UCLA docs study traffic pollution, pregnancy and rates of cancer in children


Previous research shows pollution from cars, trucks and buses contain particles of known carcinogens. UCLA researchers set out to find out how much exposure increases the risk of pediatric cancer.

You can't avoid freeways and busy streets if you in Los Angeles.

Epidemiology chair at UCLA Fielding School of Public Health Dr. Beate Ritz and colleagues found children of women living near traffic while pregnant had an increased risk of developing cancer.

"The developing fetus is much more sensitive to these kind of pollutants," said Dr. Ritz.

Ritz used two methods of recording traffic and other air pollution throughout Los Angeles and Orange counties. She compared those data with patients on childhood cancer registries, and where they lived.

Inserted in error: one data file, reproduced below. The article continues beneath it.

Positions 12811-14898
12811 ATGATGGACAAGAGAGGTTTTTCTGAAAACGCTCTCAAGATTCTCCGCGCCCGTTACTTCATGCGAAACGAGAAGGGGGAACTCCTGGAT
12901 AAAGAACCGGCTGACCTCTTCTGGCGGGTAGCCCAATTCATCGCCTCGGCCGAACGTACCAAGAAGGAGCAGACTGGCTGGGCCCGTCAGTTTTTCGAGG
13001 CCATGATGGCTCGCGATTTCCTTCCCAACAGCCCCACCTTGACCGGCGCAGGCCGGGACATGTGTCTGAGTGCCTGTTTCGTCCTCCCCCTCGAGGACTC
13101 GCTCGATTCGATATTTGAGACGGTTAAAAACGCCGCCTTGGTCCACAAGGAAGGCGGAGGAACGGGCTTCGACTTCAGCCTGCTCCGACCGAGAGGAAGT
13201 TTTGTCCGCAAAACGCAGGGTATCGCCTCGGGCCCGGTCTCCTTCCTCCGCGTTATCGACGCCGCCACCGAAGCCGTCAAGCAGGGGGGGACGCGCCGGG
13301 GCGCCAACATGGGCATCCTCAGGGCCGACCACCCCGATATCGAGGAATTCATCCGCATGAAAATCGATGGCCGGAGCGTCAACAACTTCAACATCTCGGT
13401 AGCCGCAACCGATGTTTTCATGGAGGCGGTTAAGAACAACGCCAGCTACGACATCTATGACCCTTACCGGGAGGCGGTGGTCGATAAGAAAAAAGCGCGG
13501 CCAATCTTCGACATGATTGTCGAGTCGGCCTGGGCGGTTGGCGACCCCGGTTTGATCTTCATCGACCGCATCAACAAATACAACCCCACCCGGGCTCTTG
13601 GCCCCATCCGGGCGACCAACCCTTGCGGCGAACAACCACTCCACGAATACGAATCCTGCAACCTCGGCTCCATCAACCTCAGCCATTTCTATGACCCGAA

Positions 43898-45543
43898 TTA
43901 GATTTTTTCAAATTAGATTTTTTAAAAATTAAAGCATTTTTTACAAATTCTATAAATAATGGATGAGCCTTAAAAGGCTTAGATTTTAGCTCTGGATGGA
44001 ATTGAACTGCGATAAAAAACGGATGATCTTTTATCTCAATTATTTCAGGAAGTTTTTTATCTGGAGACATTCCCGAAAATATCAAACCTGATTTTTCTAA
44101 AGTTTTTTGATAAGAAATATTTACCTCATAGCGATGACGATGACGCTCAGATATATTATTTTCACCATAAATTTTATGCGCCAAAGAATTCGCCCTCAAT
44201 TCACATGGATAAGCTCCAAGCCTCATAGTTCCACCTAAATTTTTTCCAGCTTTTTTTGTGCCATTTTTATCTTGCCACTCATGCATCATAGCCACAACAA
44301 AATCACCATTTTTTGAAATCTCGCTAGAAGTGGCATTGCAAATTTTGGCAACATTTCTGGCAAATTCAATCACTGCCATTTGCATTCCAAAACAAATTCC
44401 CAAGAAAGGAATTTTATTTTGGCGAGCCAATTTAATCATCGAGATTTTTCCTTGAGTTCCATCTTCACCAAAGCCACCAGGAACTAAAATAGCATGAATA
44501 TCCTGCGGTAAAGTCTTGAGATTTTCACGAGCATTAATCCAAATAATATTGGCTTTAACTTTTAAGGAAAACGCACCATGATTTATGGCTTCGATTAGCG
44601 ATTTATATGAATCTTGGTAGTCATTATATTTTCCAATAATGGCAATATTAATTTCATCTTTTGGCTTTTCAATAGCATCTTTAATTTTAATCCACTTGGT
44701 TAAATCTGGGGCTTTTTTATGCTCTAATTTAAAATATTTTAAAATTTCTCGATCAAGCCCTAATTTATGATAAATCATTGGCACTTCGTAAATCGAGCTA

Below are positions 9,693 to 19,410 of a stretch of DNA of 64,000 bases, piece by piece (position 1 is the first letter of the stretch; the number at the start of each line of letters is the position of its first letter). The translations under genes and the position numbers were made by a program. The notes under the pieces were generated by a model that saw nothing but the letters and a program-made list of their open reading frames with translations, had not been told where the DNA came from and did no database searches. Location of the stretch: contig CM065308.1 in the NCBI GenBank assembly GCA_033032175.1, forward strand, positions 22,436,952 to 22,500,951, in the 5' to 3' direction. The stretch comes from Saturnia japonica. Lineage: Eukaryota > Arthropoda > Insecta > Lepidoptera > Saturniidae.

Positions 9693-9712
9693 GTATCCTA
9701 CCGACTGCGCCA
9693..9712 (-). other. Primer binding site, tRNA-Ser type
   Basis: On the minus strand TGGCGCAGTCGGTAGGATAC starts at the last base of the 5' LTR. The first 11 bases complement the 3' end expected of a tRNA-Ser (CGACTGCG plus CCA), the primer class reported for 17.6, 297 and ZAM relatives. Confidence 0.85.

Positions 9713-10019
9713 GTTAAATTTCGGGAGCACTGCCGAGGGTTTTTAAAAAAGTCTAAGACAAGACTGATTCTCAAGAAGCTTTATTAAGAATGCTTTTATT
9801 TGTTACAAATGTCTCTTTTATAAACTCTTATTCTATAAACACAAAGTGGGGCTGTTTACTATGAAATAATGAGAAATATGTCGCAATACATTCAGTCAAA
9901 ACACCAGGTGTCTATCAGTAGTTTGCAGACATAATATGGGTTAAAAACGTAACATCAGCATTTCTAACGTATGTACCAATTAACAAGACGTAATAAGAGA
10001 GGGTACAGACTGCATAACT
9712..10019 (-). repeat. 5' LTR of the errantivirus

Those with the highest pollution exposure had 5 to 10 percent more cases of acute lymphoblastic leukemia; 17 to 40 percent more cases of retinoblastomas; and about 20 percent more teratomas or tumors.

"Therefore [they] have a much higher risk for these early childhood cancers when there's exposure during pregnancy," said Ritz.

But what if you are pregnant and you live near a freeway or busy interaction and you can't afford to move? Research shows there are things you can do to protect yourself.

"Definitely a diet high in fruits and vegetables is something that may actually help you get rid of toxins from your body," said Ritz.

Studies show cruciferous vegetables like broccoli and cauliflower are most effective.

Dr. Ritz hopes to see more clean vehicles too.

And Ritz adds while we all may not live near freeways or busy streets, the highest exposure occurs when we are sitting in our cars in traffic.

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